Robert The Monk Response Paper

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Kyle De Jan Dr. Hosler History 312 11/05/12 Response Essay to History of the First Crusade Robert the Monk’s history of the First Crusade, Historia Iherosolimitana (HI), was composed several years after the events it records. There is also no evidence making him an eyewitness for the anything he transcribes except for the Council of Clermont. Robert is generally accepted as a valuable source for the First Crusade as his story is based on the Gesta Francorum and he was commissioned by his abbot to offer a new more exciting account of the crusades.1 Robert’s account includes a number of themes as he describes different people the Crusaders encounter. In the history of the First Crusade, Robert the Monk uses his description of the Muslims…show more content…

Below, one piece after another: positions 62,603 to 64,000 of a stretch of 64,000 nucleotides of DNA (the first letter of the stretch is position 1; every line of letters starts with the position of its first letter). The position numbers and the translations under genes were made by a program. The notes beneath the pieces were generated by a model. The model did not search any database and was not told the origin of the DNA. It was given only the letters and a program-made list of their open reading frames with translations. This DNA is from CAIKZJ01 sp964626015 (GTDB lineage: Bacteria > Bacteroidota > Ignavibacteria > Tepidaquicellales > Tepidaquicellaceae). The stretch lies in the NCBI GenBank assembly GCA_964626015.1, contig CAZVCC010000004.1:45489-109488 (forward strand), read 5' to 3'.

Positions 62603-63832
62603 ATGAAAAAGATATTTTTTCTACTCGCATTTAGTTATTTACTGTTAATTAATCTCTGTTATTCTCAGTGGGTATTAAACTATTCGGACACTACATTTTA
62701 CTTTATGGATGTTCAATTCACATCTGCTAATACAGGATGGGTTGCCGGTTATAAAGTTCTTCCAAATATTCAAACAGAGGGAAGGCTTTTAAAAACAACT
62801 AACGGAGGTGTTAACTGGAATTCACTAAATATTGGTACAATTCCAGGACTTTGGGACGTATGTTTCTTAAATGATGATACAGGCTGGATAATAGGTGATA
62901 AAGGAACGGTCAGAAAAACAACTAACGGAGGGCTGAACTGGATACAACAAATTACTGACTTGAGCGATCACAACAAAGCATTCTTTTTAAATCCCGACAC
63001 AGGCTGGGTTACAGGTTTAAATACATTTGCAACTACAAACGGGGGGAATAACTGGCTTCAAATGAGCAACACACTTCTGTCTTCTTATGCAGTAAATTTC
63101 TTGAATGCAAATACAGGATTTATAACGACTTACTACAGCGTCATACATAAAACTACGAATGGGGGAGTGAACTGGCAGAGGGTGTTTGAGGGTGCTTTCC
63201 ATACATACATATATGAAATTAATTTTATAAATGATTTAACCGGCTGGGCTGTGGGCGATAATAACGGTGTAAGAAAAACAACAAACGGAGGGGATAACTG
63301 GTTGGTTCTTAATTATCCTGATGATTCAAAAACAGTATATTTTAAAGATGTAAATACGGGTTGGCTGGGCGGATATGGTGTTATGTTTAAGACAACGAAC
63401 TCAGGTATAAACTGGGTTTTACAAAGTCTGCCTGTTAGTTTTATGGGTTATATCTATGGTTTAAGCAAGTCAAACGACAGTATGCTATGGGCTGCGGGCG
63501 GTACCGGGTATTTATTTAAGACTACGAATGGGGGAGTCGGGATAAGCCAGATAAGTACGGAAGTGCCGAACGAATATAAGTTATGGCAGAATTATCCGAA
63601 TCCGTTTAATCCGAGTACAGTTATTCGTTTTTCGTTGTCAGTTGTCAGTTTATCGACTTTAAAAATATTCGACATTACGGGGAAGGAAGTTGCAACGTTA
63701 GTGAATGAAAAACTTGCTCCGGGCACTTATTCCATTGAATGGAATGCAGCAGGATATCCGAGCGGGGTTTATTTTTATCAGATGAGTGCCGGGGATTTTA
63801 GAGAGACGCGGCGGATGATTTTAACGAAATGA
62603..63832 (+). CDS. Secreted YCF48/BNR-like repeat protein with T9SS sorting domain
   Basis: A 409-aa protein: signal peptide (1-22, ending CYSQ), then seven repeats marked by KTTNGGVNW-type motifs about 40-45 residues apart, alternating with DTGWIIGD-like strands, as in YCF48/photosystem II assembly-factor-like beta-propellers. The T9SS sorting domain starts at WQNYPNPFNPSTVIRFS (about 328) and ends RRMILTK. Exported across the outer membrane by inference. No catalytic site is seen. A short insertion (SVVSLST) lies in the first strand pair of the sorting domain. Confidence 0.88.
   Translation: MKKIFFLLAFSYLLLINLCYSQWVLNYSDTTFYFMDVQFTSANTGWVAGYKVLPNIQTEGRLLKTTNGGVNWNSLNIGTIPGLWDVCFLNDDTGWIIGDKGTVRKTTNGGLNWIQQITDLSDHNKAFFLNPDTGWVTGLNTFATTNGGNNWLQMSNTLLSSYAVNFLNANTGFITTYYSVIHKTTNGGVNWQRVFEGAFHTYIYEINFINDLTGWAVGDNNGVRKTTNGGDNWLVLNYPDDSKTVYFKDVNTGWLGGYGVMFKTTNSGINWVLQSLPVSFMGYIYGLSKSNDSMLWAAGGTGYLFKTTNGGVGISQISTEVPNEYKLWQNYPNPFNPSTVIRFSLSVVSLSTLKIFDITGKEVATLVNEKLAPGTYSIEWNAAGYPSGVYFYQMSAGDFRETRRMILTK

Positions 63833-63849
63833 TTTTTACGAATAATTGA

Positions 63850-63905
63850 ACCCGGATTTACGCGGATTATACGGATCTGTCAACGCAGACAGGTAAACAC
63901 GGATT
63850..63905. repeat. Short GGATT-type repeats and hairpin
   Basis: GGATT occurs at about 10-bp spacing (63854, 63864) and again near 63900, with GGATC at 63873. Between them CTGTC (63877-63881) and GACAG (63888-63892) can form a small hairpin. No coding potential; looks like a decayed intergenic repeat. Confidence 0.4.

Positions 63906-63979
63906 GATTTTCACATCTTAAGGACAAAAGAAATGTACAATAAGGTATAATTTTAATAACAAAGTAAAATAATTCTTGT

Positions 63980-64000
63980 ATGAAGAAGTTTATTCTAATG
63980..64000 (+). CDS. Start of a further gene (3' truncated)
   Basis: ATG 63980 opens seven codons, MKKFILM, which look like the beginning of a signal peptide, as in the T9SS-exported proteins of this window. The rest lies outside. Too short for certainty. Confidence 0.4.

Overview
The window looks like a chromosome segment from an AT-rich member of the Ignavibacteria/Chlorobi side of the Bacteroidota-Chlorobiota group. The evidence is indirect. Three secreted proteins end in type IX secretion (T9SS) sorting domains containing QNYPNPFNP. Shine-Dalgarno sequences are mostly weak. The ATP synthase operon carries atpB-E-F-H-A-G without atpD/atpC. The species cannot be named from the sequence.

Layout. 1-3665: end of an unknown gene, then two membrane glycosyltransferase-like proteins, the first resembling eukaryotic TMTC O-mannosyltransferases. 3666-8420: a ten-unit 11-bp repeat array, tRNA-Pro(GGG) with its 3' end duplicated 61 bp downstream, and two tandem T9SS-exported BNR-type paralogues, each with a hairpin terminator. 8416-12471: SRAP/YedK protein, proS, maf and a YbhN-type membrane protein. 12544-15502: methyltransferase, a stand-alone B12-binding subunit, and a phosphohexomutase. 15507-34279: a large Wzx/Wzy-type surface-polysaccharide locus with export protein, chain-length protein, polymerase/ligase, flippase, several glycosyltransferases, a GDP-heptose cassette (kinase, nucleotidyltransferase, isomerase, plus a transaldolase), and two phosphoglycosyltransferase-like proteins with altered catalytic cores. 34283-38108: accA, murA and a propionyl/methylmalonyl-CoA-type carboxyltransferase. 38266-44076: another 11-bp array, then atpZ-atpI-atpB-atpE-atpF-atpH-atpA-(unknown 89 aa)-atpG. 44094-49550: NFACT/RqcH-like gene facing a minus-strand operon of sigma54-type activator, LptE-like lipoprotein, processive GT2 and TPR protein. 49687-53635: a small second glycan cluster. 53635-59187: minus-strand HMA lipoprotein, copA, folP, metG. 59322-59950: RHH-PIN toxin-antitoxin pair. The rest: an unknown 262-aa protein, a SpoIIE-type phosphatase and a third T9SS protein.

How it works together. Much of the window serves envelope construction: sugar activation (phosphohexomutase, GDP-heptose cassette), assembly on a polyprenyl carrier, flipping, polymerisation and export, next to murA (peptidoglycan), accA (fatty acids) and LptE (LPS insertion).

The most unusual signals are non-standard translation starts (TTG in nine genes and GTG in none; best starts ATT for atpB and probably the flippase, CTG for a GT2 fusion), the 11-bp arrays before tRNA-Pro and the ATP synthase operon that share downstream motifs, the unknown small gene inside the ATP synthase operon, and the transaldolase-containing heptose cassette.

Robert goes into great description as to why a crusade general, who is supposed to be brave, would leave the battle. Bohemond unwillingly and reluctantly leaving the battle implying bravery as Bohemond was bleeding to death yet he reluctantly leaves the battle. According to the source, no one forced Bohemond leave and the troops retreated following Bohemond’s example. This is a clear indication of bias as the Turkish tactics are described with a sense of cowardice where Bohemond’s retreat was honorable. The reluctant retreat of the Christians and their willingness to fight to the death portrays them as heroic. Bohemond fought until he could fight no more. Both are an example of acting safely yet Bohemond’s decision has a heroic feel and the Turks are constructed as fearful. Robert also depicts Muslim confidence as arrogance and foolishness whereas Christian confidence is bravery. Take the example of Persian general Kerbogha. Robert describes his confidence as “misguided pride”4 Robert writes this after describing a letter Kerbogha sent to the Caliph describing how he had the Crusaders trapped inside of Antioch and their defeat was imminent. From Kerbogha’s position this is a reasonable conclusion but according to Robert the Monk it was foolish arrogance. Robert the Monk pits the foolish arrogance of Kerbogha against the Crusaders’ fervent belief and faith in God in the meeting between them. Robert tells the story of Kerbogha meeting with Peter the
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